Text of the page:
Call for feedback on a Ports-collection change

Eivind Eklund eivind at
Fri Jan 9 08:16:26 PST 2004

Note: I do not read ports@, so any

On Thu, Jan 08, 2004 at 07:49:25PM -0500, Garance A Drosihn wrote:
> What I want to do is create one new file per port, and then
> move almost all the other files into that new file.  Ideally
> each port would end up with just two files.  The Makefile,
> and this new file (some ports might also need a
> file).  Especially as disks get ever-larger, I think we're
> better off with fewer-but-larger files, instead of a larger
> number of tiny files.

I think this would be a step backward, at least for the way I work with

* It makes it harder to separate out information for generic processing 
  Example: Today, I can find that there is a bunch of ports with the 
  same pkg-descr by doing 
  # find /usr/ports -name pkg-descr | xargs md5 > md5list
  # egrep $(echo $(awk '{print $1}' < md5list | sort | uniq -d) | sed s/\ /\|/g) md5list

  That's something that I can just type out, by knowing the standard
  Unix utilities.   I would be (pleasantly :-) surprised if this was as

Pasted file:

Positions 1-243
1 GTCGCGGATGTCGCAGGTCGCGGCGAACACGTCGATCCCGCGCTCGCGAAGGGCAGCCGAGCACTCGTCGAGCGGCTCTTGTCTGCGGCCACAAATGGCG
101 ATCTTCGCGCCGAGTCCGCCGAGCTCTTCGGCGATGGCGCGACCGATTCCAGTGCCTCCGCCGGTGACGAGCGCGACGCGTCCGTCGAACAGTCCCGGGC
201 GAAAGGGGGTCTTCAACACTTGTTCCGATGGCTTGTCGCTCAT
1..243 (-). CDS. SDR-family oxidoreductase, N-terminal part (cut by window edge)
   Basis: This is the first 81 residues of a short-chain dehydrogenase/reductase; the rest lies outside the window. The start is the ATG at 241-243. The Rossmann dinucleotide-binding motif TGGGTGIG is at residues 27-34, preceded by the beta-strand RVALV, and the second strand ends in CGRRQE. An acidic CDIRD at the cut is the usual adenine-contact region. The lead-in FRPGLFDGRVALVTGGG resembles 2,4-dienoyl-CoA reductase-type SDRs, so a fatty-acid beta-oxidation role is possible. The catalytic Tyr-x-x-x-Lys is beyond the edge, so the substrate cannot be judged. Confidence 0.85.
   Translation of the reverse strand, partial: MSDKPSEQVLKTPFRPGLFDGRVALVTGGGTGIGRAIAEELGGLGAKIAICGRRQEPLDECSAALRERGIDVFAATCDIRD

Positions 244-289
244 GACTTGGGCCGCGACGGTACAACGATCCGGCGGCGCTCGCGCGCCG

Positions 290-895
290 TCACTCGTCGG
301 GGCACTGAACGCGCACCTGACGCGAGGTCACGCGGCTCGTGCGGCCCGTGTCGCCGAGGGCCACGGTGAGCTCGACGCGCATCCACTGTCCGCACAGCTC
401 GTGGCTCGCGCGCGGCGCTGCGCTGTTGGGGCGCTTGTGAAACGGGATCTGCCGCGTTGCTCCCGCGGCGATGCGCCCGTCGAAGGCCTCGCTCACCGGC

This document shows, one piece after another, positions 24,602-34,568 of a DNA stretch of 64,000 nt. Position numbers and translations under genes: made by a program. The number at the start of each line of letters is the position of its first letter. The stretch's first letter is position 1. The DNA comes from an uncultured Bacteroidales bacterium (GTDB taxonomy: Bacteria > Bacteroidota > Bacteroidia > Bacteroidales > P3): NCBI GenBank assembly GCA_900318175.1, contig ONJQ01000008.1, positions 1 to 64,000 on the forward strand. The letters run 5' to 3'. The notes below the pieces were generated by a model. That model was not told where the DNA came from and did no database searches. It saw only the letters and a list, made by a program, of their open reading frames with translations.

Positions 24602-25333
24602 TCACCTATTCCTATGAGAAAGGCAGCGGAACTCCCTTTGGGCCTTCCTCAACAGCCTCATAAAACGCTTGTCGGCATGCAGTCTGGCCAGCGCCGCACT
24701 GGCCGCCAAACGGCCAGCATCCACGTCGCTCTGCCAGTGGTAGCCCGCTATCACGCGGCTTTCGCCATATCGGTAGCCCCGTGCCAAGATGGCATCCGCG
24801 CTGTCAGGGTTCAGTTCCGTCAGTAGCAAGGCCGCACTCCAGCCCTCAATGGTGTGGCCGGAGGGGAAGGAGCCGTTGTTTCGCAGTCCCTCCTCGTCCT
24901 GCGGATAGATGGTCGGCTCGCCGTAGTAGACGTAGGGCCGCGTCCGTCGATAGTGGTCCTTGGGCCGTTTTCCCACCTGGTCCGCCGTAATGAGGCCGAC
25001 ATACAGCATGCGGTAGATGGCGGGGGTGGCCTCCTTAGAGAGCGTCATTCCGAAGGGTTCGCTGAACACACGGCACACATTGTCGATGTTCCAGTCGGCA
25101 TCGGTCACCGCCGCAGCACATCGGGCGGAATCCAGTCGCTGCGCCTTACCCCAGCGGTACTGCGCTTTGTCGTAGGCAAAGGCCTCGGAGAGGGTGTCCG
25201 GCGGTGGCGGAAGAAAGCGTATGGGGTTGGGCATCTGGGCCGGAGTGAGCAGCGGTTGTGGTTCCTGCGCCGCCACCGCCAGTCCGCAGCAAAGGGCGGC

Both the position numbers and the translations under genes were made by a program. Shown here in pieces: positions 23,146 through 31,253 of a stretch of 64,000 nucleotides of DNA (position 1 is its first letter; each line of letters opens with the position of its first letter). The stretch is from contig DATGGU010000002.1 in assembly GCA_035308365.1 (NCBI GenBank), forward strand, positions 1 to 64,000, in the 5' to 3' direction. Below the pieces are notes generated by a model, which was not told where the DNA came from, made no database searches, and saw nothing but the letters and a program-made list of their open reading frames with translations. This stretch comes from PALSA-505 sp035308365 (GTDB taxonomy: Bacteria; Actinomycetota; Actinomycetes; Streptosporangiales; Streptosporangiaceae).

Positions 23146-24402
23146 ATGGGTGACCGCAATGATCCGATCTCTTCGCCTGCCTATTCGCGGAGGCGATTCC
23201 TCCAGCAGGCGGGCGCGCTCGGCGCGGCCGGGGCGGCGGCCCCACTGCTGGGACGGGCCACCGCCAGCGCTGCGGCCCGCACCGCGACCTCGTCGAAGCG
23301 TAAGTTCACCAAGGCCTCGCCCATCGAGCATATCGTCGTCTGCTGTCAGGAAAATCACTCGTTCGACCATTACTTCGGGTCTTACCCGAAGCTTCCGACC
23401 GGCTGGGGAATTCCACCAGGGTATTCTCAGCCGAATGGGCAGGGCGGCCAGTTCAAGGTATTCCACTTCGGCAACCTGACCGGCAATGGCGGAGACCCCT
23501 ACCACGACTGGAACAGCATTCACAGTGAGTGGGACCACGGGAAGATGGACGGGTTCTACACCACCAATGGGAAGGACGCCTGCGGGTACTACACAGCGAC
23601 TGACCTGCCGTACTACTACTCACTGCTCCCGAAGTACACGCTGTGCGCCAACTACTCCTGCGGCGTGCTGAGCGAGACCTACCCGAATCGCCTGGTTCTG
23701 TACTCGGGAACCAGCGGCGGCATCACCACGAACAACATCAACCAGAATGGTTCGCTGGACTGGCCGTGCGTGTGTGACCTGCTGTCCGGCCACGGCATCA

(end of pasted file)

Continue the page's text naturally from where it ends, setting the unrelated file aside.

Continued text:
easy after collecting to one file (and remember, learning new syntax
  etc makes it harder.)

  [The above is not tested, BTW - I redo these each time I think I 
  should get around to fixing the people that duplicate pkg-descrs when
  they get a repo-copy, and then I always find the amount of work
  involved in contacting that many people too daunting, and go off do
  something else instead.]

* It makes normal development harder; e.g, creating patchsets, and
  testing variations in patches.
* It makes it harder for users to understand what is going on (there is
  an extra level of indirection, more or less)
* It adds another complication for the day when we will be able to get
  rid of make from ports (this is a personal interest - I believe that
  there are other script languages than make that probably are more
  appropriate to use.)

The inode goal is laudable, but I think we should focus on ease of
development (and thus features) in preference to saving disk space.
Disks are getting cheaper all the time, while developer time is always
scarce.  (Of course, any solution that also improve developer
productivity seems nice :-)


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